Dumbass Has a Point: As clueless as Maggie is, she's the one who allows Bunny's daughter to see how unhappy she is as well as the person to finally point out to Andy that he'll never be able to achieve enough to satisfy himself.
Darren actually manages to convince Andy to stick with a play where he plays a gay man, pointing out how much acclaim Tom Hanks, Jake Gyllenhaal and Heath Ledger received after doing Philadelphia and Brokeback Mountain respectively.
Executive Meddling: In-series; Andy's smart satirical show gets mutated by producers for mass appeal into a brainless catchphrase-driven piece of dreck. Andy's original concept is suspiciously similar to The Office, so When the Whistle Blows is a parody of what could have happened if it had been taken in the opposite direction.
It's All About Me: Most of the featured guest stars display some degree of this. Andy himself sometimes qualifies, especially in the Christmas special.
Jerk with a Heart of Gold: Andy is definitely an asshole, but he is significantly less of an ass than those around him think he is. And he has occasionally shown himself to be caring, creative, and even tender (at least to Maggie).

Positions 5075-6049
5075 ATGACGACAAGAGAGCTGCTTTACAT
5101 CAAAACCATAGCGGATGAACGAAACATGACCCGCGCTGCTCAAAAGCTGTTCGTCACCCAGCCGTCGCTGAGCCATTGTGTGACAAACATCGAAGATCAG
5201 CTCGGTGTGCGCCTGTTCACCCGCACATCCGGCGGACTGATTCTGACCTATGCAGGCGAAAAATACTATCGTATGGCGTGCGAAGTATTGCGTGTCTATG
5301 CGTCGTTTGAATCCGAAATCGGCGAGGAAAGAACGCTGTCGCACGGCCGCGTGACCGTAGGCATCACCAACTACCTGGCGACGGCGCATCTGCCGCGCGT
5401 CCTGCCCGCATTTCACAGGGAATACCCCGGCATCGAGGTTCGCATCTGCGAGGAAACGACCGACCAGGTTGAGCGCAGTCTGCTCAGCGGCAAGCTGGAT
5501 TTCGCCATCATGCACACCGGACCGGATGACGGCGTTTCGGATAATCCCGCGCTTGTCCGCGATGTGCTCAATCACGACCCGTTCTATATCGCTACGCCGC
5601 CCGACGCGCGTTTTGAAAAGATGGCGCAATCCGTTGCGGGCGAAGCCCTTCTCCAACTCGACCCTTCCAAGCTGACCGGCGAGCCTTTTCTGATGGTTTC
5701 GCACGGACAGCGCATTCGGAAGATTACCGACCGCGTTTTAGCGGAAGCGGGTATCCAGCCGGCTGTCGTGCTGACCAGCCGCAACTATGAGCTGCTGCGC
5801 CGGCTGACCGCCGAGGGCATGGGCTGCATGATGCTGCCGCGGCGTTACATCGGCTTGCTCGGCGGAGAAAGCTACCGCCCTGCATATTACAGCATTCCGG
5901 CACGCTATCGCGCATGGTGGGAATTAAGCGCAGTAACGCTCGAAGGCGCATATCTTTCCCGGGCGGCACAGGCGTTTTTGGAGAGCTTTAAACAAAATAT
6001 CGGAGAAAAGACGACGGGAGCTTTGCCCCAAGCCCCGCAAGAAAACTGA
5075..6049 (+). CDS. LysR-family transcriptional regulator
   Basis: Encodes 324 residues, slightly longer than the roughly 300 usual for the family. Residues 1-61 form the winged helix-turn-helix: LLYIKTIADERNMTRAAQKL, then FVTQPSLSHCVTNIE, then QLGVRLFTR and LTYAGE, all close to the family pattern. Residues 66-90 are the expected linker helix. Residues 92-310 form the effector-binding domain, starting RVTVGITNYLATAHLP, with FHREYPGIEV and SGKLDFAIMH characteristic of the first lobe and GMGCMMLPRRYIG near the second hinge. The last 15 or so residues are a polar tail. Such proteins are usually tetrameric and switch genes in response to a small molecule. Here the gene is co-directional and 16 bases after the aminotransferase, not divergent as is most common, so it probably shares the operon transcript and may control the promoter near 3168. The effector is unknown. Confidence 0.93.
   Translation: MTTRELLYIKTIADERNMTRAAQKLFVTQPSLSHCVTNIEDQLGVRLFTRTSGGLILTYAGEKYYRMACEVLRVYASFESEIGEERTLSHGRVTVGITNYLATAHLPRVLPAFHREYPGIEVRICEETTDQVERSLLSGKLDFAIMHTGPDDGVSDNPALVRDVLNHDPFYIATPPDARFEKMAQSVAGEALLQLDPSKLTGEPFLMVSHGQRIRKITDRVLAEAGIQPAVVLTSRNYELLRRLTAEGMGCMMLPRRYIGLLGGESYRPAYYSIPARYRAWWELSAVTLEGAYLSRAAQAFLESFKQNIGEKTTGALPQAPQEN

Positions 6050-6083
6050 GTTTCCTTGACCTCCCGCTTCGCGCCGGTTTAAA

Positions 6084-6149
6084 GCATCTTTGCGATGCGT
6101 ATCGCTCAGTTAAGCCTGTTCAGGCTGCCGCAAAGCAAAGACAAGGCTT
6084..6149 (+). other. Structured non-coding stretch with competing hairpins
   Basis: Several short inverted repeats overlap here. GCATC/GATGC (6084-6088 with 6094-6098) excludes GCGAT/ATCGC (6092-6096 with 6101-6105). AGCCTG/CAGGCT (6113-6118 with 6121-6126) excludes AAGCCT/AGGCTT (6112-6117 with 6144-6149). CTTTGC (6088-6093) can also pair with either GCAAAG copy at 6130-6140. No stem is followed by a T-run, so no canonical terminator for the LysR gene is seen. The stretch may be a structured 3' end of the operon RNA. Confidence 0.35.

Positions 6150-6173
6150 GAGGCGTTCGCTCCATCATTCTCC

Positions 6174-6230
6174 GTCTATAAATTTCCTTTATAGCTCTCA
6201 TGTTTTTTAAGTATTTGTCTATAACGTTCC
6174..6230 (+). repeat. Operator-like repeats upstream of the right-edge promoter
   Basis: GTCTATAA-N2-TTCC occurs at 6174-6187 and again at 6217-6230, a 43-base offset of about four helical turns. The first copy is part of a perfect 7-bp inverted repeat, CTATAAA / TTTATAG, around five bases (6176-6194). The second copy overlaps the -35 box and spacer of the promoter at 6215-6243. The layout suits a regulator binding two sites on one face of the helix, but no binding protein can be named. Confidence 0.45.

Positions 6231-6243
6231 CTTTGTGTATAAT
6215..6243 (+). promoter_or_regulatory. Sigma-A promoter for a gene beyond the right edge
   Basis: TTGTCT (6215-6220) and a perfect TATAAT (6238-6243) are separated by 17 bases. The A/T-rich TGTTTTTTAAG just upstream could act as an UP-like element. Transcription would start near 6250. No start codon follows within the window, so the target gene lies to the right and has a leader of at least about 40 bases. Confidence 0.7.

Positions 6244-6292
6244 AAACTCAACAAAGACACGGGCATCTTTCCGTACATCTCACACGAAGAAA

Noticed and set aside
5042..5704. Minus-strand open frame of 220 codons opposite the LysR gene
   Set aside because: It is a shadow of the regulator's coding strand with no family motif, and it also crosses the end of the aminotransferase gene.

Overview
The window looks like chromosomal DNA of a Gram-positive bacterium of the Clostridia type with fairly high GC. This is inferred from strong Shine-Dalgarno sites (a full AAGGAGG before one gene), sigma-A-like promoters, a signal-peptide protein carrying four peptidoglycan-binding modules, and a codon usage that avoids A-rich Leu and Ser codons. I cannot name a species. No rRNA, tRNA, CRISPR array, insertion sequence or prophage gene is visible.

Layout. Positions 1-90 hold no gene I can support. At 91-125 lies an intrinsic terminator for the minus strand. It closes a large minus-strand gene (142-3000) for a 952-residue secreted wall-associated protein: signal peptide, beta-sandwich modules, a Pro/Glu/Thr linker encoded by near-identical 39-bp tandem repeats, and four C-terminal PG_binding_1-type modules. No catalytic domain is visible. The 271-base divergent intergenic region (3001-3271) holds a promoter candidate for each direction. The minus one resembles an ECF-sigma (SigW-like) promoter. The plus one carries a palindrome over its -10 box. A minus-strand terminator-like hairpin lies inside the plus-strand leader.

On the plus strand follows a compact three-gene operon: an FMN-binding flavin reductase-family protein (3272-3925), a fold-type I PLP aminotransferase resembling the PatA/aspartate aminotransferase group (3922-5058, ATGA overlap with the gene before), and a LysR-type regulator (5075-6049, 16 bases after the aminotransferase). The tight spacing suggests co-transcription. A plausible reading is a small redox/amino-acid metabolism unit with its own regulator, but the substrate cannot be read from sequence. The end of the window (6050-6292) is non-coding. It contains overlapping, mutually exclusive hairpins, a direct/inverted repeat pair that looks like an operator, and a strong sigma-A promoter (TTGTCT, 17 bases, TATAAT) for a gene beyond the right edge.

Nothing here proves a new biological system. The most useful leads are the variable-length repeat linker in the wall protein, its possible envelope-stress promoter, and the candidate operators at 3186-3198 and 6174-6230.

A Man Is Not a Virgin: Daniel Radcliffe clearly runs on this trope in his episode, given his desperation to get laid. He does claim to have had sex, although it's somewhat doubtful. Averted with Andy, who lost his virginity at 28 to a woman who looked like Ronnie Corbett.
Money, Dear Boy: Parodied by Chris Martin of Coldplay: he's spends every scene he is in plugging their (then) new greatest hits album on everything from a sitcom to a public service announcement about starving children to his shirt.